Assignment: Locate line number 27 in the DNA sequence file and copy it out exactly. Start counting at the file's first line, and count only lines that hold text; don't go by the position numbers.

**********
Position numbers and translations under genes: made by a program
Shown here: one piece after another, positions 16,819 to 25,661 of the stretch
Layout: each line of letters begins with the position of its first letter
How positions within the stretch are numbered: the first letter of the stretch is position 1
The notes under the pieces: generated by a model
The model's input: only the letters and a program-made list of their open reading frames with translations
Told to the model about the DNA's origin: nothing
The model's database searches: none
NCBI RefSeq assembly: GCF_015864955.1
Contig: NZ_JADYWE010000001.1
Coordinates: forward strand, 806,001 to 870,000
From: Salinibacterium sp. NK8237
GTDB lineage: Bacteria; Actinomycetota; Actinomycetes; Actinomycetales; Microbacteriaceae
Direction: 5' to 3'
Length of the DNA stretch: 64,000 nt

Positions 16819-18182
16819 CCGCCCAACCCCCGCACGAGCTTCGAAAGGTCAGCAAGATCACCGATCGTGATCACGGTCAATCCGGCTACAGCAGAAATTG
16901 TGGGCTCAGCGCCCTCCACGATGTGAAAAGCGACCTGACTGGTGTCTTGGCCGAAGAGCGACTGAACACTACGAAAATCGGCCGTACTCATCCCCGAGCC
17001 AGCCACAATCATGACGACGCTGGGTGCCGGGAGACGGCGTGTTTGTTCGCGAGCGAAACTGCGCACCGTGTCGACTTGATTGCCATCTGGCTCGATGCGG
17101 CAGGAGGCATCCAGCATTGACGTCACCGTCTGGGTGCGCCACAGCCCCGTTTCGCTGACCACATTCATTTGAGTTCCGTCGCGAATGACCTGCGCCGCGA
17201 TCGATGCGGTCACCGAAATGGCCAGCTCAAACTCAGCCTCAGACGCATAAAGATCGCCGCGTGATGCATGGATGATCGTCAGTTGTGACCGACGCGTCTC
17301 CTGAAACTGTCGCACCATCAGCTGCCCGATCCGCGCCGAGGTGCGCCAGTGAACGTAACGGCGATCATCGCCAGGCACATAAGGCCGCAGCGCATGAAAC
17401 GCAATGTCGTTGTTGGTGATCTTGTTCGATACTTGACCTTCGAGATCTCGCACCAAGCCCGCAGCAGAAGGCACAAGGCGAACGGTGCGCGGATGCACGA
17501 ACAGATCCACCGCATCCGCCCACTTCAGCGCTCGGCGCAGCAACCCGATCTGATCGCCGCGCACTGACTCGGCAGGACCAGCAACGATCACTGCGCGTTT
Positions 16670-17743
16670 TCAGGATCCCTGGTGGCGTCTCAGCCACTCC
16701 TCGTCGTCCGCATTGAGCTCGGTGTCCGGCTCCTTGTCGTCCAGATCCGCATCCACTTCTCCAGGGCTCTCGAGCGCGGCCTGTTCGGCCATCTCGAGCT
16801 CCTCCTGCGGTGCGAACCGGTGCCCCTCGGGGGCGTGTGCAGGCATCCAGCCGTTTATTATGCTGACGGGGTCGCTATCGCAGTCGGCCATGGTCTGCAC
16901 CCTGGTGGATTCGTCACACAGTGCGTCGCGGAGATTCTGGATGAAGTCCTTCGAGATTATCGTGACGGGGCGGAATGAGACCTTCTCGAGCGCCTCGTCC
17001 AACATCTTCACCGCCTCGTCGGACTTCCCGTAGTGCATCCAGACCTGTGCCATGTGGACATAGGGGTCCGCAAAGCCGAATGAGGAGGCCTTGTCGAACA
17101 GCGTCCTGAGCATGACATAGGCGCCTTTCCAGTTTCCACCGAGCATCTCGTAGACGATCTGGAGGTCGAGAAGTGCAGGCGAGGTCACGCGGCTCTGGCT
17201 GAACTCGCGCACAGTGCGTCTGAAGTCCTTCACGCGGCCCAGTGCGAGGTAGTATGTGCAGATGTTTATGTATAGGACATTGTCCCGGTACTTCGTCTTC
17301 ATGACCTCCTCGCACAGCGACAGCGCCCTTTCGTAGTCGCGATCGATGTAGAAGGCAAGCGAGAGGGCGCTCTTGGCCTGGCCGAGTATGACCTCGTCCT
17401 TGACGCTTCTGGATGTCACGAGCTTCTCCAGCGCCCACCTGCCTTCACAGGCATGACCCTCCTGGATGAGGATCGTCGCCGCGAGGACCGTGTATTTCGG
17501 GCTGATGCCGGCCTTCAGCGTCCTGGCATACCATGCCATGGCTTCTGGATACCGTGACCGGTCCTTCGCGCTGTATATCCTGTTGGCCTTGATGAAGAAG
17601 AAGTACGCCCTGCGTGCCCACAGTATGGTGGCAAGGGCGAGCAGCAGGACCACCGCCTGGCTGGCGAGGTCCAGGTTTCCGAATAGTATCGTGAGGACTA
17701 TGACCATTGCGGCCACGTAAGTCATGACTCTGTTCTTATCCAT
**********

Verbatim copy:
16701 TCGTCGTCCGCATTGAGCTCGGTGTCCGGCTCCTTGTCGTCCAGATCCGCATCCACTTCTCCAGGGCTCTCGAGCGCGGCCTGTTCGGCCATCTCGAGCT